Judy Chicago (born Judith Sylvia Cohen; July 20, 1939) is an American feminist artist, art educator, and writer known for her large collaborative art installation pieces about birth and creation images, which examine the role of women in history and culture. By the 1970s, Chicago had founded the first feminist art program in the United States. Chicago’s work incorporates a variety of artistic skills, such as needlework, counterbalanced with labor-intensive skills such as welding and pyrotechnics. Chicago’s most well-known work is The Dinner Party, which is permanently installed in the Elizabeth A. Sackler Center for Feminist Art at the Brooklyn Museum. The Dinner Party celebrates the accomplishments of women throughout history and is widely regarded as the first epic feminist artwork. Other notable art projects by Chicago include International Honor Quilt, The Birth Project, Powerplay, and The Holocaust Project.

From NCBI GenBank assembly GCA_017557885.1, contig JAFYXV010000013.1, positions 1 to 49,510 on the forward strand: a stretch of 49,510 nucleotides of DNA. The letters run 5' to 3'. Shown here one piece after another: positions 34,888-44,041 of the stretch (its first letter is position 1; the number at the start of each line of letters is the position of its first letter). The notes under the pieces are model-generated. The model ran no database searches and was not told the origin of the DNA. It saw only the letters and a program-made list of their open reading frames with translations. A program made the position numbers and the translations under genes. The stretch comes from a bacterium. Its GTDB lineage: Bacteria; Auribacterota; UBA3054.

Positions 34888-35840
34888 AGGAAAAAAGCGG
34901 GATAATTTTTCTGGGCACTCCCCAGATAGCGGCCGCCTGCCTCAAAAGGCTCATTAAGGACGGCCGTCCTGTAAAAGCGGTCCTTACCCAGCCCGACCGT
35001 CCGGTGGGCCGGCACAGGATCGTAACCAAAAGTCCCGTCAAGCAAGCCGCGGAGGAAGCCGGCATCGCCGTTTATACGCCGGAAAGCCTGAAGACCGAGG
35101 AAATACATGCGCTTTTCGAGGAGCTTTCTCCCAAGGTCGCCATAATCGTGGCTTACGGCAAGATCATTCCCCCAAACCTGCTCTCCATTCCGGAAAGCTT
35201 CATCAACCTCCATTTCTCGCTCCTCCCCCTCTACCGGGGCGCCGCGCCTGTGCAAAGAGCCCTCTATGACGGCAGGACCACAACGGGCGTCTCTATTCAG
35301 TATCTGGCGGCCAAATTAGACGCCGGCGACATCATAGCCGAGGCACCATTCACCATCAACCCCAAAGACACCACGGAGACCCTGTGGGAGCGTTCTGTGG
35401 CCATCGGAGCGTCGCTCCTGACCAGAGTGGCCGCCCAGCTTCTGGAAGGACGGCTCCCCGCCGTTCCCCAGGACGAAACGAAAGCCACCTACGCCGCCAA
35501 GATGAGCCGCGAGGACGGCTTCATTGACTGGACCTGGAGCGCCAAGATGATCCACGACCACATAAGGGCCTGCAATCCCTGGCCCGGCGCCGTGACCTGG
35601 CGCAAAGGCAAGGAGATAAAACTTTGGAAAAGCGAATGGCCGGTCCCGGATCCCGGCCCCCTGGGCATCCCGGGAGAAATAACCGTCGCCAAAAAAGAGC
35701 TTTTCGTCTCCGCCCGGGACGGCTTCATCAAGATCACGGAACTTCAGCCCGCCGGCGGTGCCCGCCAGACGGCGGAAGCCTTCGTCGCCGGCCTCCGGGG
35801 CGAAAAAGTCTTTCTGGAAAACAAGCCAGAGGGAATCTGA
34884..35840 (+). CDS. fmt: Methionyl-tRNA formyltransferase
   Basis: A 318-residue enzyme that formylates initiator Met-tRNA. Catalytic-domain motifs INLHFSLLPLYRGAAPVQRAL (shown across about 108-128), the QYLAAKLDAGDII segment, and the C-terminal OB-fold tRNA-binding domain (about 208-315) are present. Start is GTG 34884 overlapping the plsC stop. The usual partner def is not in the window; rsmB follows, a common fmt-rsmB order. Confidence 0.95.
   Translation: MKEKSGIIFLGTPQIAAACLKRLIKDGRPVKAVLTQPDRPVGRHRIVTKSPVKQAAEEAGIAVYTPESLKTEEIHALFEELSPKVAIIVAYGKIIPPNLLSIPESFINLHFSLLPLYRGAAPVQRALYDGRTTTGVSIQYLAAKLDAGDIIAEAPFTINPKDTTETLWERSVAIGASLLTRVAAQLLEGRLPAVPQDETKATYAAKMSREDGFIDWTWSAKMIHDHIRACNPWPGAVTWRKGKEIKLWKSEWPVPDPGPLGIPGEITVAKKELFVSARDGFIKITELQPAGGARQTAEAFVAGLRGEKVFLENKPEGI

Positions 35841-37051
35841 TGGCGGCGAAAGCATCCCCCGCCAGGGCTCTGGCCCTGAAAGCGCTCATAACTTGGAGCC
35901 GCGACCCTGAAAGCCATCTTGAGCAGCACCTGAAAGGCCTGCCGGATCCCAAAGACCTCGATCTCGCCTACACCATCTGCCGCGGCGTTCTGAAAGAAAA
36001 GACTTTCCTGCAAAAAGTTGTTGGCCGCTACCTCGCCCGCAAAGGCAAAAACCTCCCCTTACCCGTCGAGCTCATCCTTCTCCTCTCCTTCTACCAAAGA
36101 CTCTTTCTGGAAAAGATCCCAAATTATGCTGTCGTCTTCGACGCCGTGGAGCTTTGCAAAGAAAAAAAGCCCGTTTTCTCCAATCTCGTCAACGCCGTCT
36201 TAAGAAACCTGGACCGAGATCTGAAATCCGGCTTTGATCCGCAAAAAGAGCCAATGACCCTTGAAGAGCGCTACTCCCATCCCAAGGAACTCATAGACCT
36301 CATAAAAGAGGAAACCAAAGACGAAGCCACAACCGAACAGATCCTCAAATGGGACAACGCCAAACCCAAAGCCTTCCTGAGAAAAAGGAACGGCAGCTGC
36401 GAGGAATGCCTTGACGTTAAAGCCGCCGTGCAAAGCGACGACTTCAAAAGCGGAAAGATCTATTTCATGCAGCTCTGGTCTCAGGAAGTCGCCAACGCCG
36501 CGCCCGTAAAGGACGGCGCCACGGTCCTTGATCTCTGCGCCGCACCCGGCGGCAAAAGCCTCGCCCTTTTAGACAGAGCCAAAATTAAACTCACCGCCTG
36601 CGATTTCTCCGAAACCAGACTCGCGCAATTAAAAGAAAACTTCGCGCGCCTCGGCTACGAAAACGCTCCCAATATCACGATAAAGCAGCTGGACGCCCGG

Overall the documentary gives snippets of history you might never have known and there are some nice pieces and stories if you dig through the flotsam and self-serving backstabbing that clouds much of the film.